Can Ben Affleck’s Coach Find the Way Back?

By Jacob Sahms

What would’ve happened if Dennis Hopper’s Shooter Flatch had been the central figure in Hoosiers? It’s not a one-for-one comparison but it came to mind watching the latest basketball film in theaters now.

With conference tournaments underway and the NCAA tournament about to tip off again next week, it’s officially basketball season. Primed for that market, Gavin O’Connor’s The Way Back arrived with a look at former high school phenomenon Jack Cunningham (Ben Affleck) who takes over coaching at his alma mater after great trauma in his life has driven him to alcoholism. With incredible parallels to Affleck’s own life, the film shows the downward decent and the fight required on the way back.

O’Connor’s film doles out details about the tragedy in Cunningham’s life slowly; the camera initially shows us his dependence and his family’s concern for his wellbeing in ways that shows his brokenness, without giving up the reasons why. An extended scene where Cunningham works on his excuse for why to not accept the coaching opportunity includes him drinking and drinking … over and over again. And still, this isn’t the bottom of the fallout (or the bottle) for Affleck’s wounded protagonist.

While films like Coach Carter show the ways that a coach can ‘save’ a team or a disparate group of student-athletes, The Way Back shows the impossibility of overcoming addiction without real investment on the part of the addict or the involvement of people around the addict who care enough to love him or her through the uphill climb. Sure, Cunningham has a sharp basketball mind that impacts the win totals of his team, and increases the confidence of the team, providing positive on-court results and even providing him a sense of peace. But Cunningham is a problem, a moment, a reminder away from having his success throw him back into chaos. He simply doesn’t have an anchor to hold onto.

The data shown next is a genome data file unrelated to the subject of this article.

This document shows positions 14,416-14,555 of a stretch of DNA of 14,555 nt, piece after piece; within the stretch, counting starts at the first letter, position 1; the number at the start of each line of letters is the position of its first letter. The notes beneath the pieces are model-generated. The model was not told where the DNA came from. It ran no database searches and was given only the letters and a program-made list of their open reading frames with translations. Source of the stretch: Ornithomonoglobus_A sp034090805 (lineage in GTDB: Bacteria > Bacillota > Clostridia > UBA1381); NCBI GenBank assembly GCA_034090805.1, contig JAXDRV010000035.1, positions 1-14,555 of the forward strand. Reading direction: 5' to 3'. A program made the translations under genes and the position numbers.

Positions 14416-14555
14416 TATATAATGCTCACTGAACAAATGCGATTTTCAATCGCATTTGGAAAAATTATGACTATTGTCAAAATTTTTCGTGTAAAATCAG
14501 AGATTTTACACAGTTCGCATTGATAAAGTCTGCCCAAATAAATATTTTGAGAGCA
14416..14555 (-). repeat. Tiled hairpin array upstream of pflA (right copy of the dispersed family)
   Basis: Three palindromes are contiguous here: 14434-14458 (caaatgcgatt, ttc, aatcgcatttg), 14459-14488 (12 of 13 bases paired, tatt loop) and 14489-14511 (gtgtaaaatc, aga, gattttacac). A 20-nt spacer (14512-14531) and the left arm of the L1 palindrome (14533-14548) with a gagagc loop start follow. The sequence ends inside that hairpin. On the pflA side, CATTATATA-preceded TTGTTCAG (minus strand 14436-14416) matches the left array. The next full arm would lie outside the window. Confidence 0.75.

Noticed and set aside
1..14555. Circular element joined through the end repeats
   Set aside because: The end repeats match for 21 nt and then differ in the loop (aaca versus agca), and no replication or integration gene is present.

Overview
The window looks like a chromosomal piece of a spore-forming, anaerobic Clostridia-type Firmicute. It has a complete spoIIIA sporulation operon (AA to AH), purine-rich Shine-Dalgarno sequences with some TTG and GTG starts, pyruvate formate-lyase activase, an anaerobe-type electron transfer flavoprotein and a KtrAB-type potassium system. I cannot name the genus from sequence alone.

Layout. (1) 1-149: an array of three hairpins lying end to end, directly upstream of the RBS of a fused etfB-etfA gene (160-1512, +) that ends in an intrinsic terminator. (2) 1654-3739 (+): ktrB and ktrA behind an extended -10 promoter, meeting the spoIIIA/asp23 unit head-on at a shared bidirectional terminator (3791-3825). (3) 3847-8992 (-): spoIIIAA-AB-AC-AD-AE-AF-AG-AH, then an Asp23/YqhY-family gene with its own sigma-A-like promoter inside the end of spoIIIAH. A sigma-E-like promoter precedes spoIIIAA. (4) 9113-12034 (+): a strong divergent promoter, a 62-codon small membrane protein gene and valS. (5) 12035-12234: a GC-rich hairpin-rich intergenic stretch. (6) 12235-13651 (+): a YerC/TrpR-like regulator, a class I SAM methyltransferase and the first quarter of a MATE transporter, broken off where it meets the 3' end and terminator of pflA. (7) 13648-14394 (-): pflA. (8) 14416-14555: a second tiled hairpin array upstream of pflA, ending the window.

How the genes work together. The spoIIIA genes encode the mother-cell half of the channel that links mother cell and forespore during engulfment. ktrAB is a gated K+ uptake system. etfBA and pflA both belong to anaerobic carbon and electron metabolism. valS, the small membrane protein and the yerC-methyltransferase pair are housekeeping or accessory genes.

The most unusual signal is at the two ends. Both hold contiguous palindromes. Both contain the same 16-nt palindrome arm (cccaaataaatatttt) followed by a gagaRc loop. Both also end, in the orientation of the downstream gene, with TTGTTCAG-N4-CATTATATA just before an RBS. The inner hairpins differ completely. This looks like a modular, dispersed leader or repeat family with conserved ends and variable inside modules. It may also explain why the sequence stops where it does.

Early on in the film, the team’s chaplain challenges Cunningham to adapt his language to meet the Catholic school’s ethics code. Cunningham asks the priest if he really thinks with all that’s wrong in the world that “someone up there” cares about the language he uses coaching a basketball team. The priest continues to encourage Cunningham moving forward to be like Jesus, even as the coach struggles with his inner demons and the addiction writhing under the surface.

To explain any further about Cunningham’s hurting heart would betray the narrative flow of the film, but grief plays such a huge part, entwined as it is in the abuse of alcohol. So, yes, The Way Back is a basketball film, but it’s even more about grief and addiction, like The Fighter with Matt Damon and Christian Bale was about boxing, but it was also about addiction and family. Watching Cunningham scrap and claw on the sidelines and off the court provides a highly entertaining ride, but it’s also a call to audiences to see the evidence and signs of addiction in those around them, and to respond with justifiable care and grace.

The only way that Coach Jack Cunningham gets “saved” is for his friends and family to love him enough to help him stop. Whether or not it’s alcohol or something else, there’s someone in everyone’s circle who needs their help to overcome their addiction and live the life God has called them to live.